Houseboaters call it a crafty cleanup
First-time cleanup of Jolliffe Island comes weeks before court date

by Richard Gleeson
Northern News Services

NNSL (Apr 25/97) - Two houseboaters say they believe the city was collecting evidence and not just garbage during a cleanup of Jolliffe Island this week.

A crew of city workers arrived at the island, around which most houseboaters are moored, Tuesday morning.

Houseboater Matthew Grogono was more than curious. "I'm concerned, I'm very concerned," he said. "I'm in court against the city right now and I want to know what they're up to down here."

The next court date in a civil suit brought by the city against Grogono and two other houseboaters is set for May 8.

The city is asking the territorial Supreme Court to affirm it has the right to apply its laws to houseboaters. Grogono has said his lawyer will be asking that the case be dismissed.

Fraser Weir, who also lives on a houseboat, said this was the first time the city has offered to clean up the area since he arrived in 1973.

"They decided to come out and peruse the area for this so-called spring cleanup Sunday afternoon, on double time," noted Weir.

"Couldn't this have been done on straight time, during the week? All of a sudden there's this big cleanup -- 'We're here to help.' Right."

Notice of the clean-up was posted Sunday, according to the head of municipal enforcement, Gill Cox.

Grogono said he learned of the clean-up only after being told of a notice posted on a tree on the island.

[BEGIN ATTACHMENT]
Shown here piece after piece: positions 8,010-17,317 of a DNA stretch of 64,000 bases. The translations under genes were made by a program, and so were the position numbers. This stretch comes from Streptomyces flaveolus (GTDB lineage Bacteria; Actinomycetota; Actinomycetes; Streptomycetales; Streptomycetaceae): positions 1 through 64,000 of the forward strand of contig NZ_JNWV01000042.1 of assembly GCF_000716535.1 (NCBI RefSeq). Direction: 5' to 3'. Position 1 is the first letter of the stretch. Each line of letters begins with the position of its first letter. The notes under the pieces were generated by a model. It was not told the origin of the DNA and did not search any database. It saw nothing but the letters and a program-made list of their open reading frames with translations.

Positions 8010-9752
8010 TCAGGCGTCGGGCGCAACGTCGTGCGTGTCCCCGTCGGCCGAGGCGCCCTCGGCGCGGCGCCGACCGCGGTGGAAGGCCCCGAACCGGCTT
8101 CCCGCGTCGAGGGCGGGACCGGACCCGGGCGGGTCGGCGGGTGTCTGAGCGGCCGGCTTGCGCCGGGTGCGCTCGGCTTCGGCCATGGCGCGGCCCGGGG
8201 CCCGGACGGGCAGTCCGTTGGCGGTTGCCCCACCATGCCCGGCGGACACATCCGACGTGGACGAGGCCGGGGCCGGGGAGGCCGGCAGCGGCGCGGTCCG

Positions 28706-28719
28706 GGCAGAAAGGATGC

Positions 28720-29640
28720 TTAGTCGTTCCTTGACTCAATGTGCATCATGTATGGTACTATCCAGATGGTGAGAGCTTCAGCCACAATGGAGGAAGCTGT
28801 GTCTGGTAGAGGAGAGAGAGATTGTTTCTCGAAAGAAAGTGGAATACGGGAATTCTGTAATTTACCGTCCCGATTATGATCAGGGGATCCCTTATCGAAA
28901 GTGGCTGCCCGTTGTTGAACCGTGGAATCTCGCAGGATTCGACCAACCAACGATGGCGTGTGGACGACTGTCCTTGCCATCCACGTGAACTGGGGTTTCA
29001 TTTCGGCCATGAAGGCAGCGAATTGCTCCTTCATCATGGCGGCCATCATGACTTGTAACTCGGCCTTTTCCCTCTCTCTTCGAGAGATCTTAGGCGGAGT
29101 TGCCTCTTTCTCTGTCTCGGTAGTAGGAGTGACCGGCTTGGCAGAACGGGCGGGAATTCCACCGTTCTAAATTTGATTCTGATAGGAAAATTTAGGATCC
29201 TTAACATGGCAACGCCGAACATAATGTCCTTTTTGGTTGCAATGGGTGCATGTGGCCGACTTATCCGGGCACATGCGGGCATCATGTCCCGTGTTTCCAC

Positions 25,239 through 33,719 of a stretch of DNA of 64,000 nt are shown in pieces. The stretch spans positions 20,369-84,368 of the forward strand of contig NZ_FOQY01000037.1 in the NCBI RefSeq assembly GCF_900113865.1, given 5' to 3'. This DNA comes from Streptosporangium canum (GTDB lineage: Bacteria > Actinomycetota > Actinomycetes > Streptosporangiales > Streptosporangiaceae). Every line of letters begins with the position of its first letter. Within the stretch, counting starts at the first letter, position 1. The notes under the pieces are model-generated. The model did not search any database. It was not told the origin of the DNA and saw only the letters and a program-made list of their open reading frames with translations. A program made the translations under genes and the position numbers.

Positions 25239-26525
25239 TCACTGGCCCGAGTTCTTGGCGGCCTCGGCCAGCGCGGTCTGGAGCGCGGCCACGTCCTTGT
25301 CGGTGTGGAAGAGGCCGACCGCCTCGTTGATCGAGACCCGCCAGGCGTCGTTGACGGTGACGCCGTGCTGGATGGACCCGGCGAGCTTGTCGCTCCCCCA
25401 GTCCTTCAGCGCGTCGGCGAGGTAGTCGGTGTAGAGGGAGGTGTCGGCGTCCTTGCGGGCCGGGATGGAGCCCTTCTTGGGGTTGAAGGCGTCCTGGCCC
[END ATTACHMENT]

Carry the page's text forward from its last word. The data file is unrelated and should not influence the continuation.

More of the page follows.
"This has nothing to do with the houseboats," said city administrator Doug Lagore Wednesday.

"We had a concern about a public health issue on the island, and Bob McKinnon and a public health inspector went down there yesterday."

McKinnon, director of planning and lands, said the city had identified "sanitation" problems in the area.

"There's a lot of animal excrement and waste around and so on. Of course, there's outdoor bivvies (outhouses) as well. There were also a number of barrels along the shoreline we wanted to clean up."

Grogono said the barrels had been used as flotation for a houseboat he renovated two years ago. He took them to the dump two days before the cleanup.

On Friday the city fire department submitted a spill report to the territorial government after discovering some power-steering fluid on the ice near one of the house boats.

The fire department reported the spill to the NWT spill line, which subsequently passed it on to the Department of Indian Affairs and Northern Development.

The spill consisted of approximately one litre of power steering fluid that drained out of an old car at the site, reported DIAND resource management officer Craig Broom.

Ironically, the fire department did not clean up the minor spill itself because, explained Broom, "waterways and federal lands are DIAND's responsibility."